SEPA-1 Mediates the Specific Recognition and Degradation of P Granule Components by Autophagy in C. elegans

National Institute of Biological Sciences, Beijing 102206, P.R. China.
Cell (Impact Factor: 32.24). 02/2009; 136(2):308-21. DOI: 10.1016/j.cell.2008.12.022
Source: PubMed


How autophagy, an evolutionarily conserved intracellular catabolic system for bulk degradation, selectively degrades protein aggregates is poorly understood. Here, we show that several maternally derived germ P granule components are selectively eliminated by autophagy in somatic cells during C. elegans embryogenesis. The activity of sepa-1 is required for the degradation of these P granule components and for their accumulation into aggregates, termed PGL granules, in autophagy mutants. SEPA-1 forms protein aggregates and is also a preferential target of autophagy. SEPA-1 directly binds to the P granule component PGL-3 and also to the autophagy protein LGG-1/Atg8. SEPA-1 aggregates consistently colocalize with PGL granules and with LGG-1 puncta. Thus, SEPA-1 functions as a bridging molecule in mediating the specific recognition and degradation of P granule components by autophagy. Our study reveals a mechanism for preferential degradation of protein aggregates by autophagy and emphasizes the physiological significance of selective autophagy during animal development.

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Available from: Kai Zhang, Nov 14, 2014
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    • "VBH-1 was also localized into large aggregates in both somatic and germline blastomeres during early embryogenesis after heat shock. The aggregates in somatic blastomeres are not P granules because these are asymmetrically inherited to the germline blastomeres and further disassembled and degraded through autophagy in somatic blastomeres [67], [68]. One important difference between the aggregates formed in the gonad and those observed in early embryos is that in the latter, VBH-1 did not perfectly overlap with CGH-1; however, these proteins are closely associated. "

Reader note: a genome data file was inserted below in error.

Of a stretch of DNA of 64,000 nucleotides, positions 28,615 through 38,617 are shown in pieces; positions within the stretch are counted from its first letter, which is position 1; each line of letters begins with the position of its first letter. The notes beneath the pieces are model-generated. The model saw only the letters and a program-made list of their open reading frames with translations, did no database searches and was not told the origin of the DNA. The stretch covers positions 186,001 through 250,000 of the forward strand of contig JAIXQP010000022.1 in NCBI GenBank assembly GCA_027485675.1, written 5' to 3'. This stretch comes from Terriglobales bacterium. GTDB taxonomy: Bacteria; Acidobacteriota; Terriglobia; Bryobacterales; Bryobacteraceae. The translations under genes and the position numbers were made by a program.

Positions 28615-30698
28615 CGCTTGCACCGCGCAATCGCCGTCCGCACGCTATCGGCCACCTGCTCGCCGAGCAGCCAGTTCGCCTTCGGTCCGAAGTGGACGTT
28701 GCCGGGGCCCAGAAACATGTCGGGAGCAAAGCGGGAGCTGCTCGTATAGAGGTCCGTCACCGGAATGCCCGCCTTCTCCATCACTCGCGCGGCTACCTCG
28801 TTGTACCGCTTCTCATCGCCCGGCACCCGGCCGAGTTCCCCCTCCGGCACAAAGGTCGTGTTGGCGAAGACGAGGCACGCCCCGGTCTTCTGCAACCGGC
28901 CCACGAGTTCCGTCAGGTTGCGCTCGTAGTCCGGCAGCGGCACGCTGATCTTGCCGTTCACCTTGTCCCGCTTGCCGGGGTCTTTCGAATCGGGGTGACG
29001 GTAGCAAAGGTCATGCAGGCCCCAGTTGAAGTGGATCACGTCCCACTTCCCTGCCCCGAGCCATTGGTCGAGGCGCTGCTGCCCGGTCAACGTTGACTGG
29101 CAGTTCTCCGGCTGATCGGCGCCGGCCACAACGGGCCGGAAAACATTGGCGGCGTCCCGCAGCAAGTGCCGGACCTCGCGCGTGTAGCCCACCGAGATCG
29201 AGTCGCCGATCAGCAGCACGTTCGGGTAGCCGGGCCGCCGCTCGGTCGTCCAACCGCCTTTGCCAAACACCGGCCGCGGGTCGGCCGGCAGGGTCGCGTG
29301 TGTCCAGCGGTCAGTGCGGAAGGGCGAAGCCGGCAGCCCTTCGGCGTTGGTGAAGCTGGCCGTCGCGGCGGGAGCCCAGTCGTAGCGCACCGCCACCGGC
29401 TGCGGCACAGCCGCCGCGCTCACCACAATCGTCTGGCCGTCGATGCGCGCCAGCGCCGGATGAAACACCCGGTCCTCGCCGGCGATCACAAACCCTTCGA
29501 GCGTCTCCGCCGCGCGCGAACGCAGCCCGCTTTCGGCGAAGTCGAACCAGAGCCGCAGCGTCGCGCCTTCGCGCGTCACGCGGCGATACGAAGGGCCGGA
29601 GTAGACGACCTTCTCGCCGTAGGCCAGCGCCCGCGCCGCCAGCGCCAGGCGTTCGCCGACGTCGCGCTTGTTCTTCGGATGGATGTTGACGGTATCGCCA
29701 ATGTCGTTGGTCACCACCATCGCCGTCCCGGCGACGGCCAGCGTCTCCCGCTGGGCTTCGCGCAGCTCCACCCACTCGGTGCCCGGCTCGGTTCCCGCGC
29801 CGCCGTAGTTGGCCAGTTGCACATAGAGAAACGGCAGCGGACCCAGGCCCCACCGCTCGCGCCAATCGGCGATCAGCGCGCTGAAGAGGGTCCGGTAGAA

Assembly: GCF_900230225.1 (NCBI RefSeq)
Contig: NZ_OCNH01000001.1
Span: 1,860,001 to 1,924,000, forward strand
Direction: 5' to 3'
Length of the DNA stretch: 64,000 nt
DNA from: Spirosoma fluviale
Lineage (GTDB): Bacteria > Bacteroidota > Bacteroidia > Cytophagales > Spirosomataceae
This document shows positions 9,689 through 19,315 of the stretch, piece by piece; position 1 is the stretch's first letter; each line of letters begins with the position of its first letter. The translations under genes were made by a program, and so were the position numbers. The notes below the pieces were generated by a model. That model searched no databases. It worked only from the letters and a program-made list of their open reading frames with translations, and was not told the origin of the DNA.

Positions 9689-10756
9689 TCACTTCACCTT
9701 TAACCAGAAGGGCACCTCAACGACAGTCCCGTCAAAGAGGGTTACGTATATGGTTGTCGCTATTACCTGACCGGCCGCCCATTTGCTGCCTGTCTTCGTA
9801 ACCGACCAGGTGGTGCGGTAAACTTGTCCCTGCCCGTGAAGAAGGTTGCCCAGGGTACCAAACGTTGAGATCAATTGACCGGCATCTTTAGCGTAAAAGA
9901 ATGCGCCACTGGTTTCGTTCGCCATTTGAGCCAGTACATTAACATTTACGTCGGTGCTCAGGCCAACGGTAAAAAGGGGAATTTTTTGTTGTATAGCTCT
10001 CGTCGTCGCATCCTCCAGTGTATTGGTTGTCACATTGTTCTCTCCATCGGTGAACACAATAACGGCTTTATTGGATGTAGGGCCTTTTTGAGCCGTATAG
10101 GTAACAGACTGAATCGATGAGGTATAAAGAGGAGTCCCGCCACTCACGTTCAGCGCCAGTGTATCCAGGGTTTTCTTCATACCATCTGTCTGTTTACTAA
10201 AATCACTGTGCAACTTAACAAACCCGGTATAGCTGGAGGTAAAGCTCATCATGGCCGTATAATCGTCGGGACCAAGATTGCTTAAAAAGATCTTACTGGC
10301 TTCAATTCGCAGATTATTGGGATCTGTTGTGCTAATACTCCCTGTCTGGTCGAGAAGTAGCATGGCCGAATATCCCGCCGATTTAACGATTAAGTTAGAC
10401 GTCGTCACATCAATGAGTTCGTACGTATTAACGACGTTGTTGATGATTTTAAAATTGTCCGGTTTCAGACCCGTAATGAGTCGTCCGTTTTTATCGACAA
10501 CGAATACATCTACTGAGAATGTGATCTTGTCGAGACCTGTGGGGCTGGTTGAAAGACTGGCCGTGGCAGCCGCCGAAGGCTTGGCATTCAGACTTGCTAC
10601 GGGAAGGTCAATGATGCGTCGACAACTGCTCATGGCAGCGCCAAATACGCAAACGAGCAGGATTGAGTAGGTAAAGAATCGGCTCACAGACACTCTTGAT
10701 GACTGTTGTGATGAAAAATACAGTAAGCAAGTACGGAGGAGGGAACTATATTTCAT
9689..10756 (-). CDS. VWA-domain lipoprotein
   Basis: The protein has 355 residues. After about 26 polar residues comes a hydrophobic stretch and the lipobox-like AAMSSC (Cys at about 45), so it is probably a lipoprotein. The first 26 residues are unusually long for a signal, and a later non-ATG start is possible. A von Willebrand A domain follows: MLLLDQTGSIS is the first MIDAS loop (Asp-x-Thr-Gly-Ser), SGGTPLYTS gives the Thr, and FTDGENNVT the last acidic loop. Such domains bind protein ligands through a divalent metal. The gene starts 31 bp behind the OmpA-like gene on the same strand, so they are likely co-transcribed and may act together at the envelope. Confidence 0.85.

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    ABSTRACT: For several years, DEAD box RNA helicase Vasa (DDX4) has been used as a bona fide germline marker in different organisms. C. elegans VBH-1 is a close homolog of the Vasa protein, which plays an important role in gametogenesis, germ cell survival and embryonic development. Here, we show that VBH-1 protects nematodes from heat shock and oxidative stress. Using the germline-defective mutant glp-4(bn2) we found that a potential somatic expression of vbh-1 might be important for stress survival. We also show that the VBH-1 paralog LAF-1 is important for stress survival, although this protein is not redundant with its counterpart. Furthermore, we observed that the mRNAs of the heat shock proteins hsp-1 and sip-1 are downregulated when vbh-1 or laf-1 are silenced. Previously, we reported that in C. elegans, VBH-1 was primarily expressed in P granules of germ cells and in the cytoplasm of all blastomeres. Here we show that during stress, VBH-1 co-localizes with CGH-1 in large aggregates in the gonad core and oocytes; however, VBH-1 aggregates do not overlap with CGH-1 foci in early embryos under the same conditions. These data demonstrate that, in addition to the previously described role for this protein in the germline, VBH-1 plays an important role during the stress response in C. elegans through the potential direct or indirect regulation of stress response mRNAs.